A spiritual life for slaves also existed, even though their understanding of a higher power and God was complex and conditioned by their origin and the hopes to become free. The slave owners did everything possible to prohibit Christianity or any other African religion among the slaves for better control. Nonetheless, as according to the Africans attractions, some secret Christian meetings as well as open sessions took place, where the slaveholders made the priests aware of what information they were allowed to provide  as the blacks could not read the Bible themselves (Blassingame). Moreover, the religious culture of the slaves was quite diverse and not limited to Christianity and African religions, for example: “South Carolina’s 402,206 blacks were members of the Methodist, Episcopalian, Baptist or Presbapterian churches” (Blassingame 95). However, Blassingame is sure that with time all their religious rituals turned into voodoo practicing, because the black people believed in “the voodoo priests and priestesses, claiming the ability to make masters kind, to harm enemies, to ensure love and to heal the sick” (39). The combination of a great number of religions in the slave community positively influenced their views and became a strong foundation for their rebellious moods and self-expression.

Though the general description of a slave’s life in America does not seem inspiring for the development of any slave culture, “antebellum slaves created several unique cultural forms, which lightened their burden of oppression, promoted group solidarity, provided ways for verbalizing aggression, sustaining hope, building self-esteem, and often represented areas of life largely free from the control of whites” (Blassingname 106). The African culture was not fully eliminated and they managed to preserve it in the form of folk tales, dances and music, the former being noted by some African writers (Blassingame). Accordingly, they developed their own unique mix of the African and American cultures. Blassingame affirms that the uniqueness of the cultural life of a slave community lies in the fact that its culture was developed independently from the slave owners and emphasized the importance of the values of family, education and unity. Overall, Christianity is considered to be an important part of the black culture as the enslaved priests set them right instead of promoting obedience during the secret meetings. Therefore, the slave culture, being free by its nature made a powerful impact on the slaves’ self-esteem.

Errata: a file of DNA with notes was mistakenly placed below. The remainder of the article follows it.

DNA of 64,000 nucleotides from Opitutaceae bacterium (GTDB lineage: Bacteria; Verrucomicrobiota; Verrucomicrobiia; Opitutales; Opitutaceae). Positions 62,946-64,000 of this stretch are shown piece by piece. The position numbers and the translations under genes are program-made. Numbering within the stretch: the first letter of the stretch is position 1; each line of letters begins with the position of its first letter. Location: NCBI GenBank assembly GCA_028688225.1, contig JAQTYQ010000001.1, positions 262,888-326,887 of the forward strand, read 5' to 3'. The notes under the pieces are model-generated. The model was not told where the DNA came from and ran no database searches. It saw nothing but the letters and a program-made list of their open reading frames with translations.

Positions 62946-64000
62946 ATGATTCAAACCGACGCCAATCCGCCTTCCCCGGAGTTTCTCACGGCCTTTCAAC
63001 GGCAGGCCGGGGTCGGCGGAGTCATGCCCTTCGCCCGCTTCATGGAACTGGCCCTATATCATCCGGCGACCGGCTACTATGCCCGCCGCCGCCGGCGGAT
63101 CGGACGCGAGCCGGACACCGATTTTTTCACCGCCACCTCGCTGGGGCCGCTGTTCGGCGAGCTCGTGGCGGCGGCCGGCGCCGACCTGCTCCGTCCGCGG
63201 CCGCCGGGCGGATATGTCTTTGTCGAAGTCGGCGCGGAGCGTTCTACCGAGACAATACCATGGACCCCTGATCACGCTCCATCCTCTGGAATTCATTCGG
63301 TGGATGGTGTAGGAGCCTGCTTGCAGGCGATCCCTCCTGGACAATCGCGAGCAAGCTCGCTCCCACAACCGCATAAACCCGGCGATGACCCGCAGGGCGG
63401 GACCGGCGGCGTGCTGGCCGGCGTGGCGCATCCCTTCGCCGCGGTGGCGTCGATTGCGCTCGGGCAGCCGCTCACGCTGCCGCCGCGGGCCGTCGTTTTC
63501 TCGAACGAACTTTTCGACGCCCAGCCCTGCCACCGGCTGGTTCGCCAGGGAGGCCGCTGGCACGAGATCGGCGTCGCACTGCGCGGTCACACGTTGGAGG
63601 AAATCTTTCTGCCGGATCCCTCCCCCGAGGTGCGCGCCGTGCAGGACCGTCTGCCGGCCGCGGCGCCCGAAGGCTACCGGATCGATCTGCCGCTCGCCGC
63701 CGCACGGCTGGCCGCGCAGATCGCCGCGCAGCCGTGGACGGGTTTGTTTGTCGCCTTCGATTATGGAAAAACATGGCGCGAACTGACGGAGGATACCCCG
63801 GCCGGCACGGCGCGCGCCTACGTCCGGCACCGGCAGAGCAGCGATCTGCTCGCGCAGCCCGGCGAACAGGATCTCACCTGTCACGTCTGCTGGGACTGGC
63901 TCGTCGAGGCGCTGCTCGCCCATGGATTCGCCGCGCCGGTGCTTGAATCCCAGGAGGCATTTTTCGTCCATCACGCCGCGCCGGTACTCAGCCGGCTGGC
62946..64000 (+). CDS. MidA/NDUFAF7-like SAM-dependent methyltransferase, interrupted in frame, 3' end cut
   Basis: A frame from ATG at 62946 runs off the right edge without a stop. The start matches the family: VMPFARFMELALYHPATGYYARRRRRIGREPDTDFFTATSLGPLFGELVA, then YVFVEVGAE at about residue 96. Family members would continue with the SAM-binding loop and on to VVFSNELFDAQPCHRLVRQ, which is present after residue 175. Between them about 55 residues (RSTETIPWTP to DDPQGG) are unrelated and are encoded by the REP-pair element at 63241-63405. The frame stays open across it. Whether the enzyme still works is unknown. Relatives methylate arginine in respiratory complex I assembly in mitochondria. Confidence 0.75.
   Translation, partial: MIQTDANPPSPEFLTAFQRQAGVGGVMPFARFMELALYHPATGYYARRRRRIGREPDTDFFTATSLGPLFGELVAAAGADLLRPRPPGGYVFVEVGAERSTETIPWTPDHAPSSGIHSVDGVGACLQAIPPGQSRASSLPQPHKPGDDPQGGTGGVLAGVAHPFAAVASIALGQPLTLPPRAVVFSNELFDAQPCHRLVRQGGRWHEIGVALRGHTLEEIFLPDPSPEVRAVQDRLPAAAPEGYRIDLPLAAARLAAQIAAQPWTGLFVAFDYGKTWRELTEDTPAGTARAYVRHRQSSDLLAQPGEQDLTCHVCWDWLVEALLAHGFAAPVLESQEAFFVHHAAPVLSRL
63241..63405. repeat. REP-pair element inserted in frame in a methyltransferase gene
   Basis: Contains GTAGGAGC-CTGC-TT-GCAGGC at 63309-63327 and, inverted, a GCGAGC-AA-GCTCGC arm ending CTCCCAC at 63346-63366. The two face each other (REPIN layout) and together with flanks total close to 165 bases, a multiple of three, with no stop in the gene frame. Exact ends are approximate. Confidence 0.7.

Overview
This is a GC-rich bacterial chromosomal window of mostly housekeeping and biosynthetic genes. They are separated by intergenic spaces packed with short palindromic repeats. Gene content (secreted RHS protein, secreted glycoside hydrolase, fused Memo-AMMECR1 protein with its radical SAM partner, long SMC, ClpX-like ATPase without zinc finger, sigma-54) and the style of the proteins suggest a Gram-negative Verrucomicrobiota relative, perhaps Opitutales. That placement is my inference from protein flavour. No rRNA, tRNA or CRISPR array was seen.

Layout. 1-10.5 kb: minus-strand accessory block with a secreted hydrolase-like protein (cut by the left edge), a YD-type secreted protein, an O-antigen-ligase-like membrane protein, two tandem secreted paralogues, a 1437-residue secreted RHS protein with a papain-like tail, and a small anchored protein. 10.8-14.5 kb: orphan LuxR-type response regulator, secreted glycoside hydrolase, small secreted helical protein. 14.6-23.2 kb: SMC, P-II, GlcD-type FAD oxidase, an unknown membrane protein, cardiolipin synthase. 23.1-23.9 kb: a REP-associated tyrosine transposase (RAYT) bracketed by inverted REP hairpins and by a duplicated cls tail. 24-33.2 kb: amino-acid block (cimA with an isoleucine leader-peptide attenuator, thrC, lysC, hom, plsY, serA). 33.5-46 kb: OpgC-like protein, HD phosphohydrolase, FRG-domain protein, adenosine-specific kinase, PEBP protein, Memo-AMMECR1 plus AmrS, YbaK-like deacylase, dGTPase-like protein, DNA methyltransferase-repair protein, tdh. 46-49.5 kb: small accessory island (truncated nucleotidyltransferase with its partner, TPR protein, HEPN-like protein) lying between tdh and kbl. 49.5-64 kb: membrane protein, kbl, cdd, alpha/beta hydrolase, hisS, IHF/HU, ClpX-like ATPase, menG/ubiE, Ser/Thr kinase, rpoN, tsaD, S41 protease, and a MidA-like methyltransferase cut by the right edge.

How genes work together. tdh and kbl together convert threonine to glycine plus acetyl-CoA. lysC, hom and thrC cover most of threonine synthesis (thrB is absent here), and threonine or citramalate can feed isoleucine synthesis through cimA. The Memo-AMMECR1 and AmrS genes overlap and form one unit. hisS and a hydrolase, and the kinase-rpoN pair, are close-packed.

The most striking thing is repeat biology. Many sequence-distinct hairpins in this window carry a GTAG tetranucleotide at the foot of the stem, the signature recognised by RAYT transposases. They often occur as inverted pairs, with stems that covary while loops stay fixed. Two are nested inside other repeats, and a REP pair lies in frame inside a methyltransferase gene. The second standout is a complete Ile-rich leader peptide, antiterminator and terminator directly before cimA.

The American slaves managed to produce the described African-American culture that covered all the aspects of their life, because it gave them hope for the liberal future. Their inner desire to become free stimulated the slaves to develop their spiritual and cultural views, try and form certain relationships, find approaches to their owners and take care of their families. The slave culture is not just tribal folk tales and music, but an important aspect that shaped the slave community. In spite of all the limitations, the slaves were able to form their own small society to discuss their ideas and share their views among their equals,. Their culture initiated first escapes and was one more factor that made people see slavery as an archaic system (Sage). They gradually became more rebellious, as the Christian religion contributed to the formation of small slave unions that were complicated to be managed by the slaveholders. The Africans were not even allowed to use musical instruments as there were attempts to send some signals with the help of the drums to start a rebellion (Sage). Thus, there was a great difference between those frightened southern slaves at the beginning of the slave period, when they were only looking for the safest ways of communication with their owners, and the ones inspired by their original culture, religious views and strong family values at the end of the 17th century. Sage states that “an organized resistance to slavery was slow in coming, modest steps were taken in that direction” (12). However, with time people recognized that the notion of bondage contradicted the unalienable rights formulated by Jefferson. Therefore, the slave community and culture were formed by the efforts and desires of the slaves to express their identity.

Taking everything into consideration, it is possible to conclude that the period of slavery in the USA demonstrates that the American society passed a long way of development to comprehend what it means to value essential human rights. The African slaves in America deserve respect as they managed to demonstrate their strength and insistence in shaping their original culture by protecting and promoting their spiritual, religious and national views. As a result, the notions of slave community and slave culture stay in the history of the abolition movement as symbols of equality and freedom.